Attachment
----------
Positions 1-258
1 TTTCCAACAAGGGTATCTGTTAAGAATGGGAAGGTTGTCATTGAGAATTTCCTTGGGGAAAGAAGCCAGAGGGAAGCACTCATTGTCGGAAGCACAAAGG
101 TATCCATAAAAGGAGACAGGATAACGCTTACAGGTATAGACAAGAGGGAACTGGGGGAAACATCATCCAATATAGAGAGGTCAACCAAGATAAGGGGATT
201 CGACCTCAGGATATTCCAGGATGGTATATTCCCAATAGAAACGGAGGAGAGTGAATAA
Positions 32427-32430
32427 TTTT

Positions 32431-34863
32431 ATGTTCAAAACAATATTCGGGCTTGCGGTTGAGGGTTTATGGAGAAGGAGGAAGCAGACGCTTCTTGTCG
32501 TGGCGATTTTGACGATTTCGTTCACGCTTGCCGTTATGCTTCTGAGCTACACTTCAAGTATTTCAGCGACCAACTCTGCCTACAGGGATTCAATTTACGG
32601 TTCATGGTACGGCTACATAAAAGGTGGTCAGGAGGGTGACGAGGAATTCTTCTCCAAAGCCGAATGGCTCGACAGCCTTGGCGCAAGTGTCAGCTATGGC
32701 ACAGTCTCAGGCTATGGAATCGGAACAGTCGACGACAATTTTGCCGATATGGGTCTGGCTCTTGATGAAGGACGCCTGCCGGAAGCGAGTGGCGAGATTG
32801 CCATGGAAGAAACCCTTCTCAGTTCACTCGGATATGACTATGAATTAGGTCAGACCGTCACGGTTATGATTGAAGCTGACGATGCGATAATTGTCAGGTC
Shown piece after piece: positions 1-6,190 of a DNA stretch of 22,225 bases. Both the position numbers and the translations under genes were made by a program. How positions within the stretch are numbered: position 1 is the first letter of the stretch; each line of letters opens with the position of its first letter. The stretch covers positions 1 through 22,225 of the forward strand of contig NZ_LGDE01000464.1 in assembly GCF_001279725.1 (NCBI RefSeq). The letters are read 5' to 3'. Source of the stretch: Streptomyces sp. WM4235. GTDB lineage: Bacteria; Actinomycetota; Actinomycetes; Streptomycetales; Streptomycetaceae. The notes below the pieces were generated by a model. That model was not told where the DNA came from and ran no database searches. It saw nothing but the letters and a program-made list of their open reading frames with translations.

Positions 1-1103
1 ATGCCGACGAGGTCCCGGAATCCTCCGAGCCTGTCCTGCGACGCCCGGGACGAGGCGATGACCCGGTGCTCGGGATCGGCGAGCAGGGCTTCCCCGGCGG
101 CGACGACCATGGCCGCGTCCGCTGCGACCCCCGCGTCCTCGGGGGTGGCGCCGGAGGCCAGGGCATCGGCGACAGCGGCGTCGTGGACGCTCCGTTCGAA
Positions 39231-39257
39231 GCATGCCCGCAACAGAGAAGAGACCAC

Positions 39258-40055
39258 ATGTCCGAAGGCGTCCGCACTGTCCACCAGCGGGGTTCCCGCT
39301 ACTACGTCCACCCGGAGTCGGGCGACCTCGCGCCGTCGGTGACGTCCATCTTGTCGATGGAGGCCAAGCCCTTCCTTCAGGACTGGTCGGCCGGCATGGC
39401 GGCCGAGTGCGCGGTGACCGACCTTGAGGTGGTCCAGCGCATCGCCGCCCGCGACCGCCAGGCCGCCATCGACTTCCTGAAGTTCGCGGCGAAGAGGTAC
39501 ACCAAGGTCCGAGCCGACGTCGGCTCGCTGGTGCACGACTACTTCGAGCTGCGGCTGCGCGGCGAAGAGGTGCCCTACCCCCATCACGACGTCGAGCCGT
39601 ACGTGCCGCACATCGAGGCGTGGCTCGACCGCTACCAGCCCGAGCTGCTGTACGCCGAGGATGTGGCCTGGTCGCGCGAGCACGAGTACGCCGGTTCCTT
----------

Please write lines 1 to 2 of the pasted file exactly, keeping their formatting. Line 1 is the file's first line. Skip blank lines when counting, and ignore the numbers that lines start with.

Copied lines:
Positions 1-258
1 TTTCCAACAAGGGTATCTGTTAAGAATGGGAAGGTTGTCATTGAGAATTTCCTTGGGGAAAGAAGCCAGAGGGAAGCACTCATTGTCGGAAGCACAAAGG